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I have SRAM Rival on my Roubaix and the wife as 105 on her Ruby. Both bikes bought at the same time in 2010 and both systems have never missed a beat in literally thousands of miles....
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Old 03-19-11, 12:26 AM   #6
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Originally Posted by kentopolis View Post
Will I even know the difference? Is the extra money worth it?
Why not test-ride some bikes with different component groups and see if you notice the difference for yourself? I do notice a difference, but that doesn't mean you will...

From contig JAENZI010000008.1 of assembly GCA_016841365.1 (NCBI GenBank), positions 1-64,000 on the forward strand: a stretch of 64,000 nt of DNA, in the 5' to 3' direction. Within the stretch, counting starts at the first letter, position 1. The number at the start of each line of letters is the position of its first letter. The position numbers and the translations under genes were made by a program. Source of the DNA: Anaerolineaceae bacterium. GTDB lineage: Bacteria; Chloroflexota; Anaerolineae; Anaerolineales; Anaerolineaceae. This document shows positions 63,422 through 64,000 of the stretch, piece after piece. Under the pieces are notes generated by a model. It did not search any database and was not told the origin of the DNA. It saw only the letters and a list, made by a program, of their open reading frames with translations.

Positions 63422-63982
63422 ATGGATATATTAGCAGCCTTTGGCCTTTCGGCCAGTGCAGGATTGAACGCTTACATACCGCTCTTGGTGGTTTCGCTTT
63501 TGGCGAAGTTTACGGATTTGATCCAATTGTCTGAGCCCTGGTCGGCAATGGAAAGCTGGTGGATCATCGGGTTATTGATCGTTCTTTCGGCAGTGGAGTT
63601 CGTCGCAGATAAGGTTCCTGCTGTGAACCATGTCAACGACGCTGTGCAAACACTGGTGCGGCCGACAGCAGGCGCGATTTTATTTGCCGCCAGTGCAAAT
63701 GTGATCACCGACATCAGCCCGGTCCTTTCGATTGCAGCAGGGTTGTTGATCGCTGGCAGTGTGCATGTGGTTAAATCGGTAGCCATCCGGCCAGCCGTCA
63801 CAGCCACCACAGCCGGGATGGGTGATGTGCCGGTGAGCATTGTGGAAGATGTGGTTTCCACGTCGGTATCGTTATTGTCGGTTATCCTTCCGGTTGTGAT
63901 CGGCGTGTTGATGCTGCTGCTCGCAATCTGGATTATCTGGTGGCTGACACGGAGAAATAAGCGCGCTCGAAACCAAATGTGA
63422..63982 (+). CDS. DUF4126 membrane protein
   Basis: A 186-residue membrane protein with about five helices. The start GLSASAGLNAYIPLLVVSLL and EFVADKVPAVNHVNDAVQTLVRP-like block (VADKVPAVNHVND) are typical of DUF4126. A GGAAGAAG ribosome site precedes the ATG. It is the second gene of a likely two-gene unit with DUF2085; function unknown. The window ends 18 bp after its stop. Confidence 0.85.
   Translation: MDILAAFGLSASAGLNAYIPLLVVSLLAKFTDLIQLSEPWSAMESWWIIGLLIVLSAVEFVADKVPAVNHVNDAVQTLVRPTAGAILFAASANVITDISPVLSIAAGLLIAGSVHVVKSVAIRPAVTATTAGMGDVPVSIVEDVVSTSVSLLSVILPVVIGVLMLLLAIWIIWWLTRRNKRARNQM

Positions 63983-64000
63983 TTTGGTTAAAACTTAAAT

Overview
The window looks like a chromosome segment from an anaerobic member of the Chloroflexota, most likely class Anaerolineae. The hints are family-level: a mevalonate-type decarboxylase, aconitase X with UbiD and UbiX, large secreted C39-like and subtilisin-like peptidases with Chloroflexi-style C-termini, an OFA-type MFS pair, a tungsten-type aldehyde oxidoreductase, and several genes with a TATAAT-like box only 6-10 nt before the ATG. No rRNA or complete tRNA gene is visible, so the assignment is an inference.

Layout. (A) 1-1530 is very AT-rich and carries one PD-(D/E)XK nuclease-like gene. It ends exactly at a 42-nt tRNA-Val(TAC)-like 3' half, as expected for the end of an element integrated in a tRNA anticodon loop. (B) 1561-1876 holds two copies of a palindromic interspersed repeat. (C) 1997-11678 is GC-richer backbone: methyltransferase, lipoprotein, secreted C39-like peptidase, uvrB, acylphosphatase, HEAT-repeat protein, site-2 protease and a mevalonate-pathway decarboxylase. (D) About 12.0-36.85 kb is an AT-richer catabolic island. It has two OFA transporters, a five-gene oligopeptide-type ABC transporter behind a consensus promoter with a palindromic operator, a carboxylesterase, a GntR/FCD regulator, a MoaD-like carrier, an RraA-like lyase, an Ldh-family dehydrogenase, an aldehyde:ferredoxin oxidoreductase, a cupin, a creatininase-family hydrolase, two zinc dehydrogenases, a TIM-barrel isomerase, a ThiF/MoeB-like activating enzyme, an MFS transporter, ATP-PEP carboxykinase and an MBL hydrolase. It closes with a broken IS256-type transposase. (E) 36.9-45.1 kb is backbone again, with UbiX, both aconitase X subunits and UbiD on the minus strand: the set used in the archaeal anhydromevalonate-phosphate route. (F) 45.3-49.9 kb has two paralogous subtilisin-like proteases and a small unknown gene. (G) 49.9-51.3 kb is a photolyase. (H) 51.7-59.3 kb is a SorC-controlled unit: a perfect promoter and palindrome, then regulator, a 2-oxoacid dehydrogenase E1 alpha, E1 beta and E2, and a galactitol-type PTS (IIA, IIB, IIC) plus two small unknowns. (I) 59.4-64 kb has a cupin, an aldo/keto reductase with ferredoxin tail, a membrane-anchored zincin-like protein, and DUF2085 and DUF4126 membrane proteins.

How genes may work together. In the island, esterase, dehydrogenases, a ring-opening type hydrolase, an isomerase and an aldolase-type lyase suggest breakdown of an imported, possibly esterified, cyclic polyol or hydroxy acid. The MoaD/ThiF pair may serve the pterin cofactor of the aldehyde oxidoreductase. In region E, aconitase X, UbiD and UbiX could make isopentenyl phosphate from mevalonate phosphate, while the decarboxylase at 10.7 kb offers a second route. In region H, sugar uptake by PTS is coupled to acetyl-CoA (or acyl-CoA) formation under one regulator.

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Old 03-19-11, 12:47 AM   #7
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I have SRAM Rival on my Roubaix and the wife as 105 on her Ruby. Both bikes bought at the same time in 2010 and both systems have never missed a beat in literally thousands of miles....
well there was the fact the SRAM Rival was on the BBQ black CAAD9-4 and the 105 was on a blue Synapse 5
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Old 03-19-11, 08:05 AM   #8
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My wife has a 2010 Ruby elite with 105 series, and I have a Madone with Ultegra/Dura Ace. If i had to do it all over, I would've save $$ and bought a 105 class carbon bike and used the difference to get a nice MTN bike, that way I'd have 2 really nice bikes instead of 1 super nice bike. Don't get me wrong, I love the Madone, but the weight of the components 105 vs. Ultegra isn't worth the price jump in "bike class" because I'm a Clyde/240lbs.

just my opinion,
JD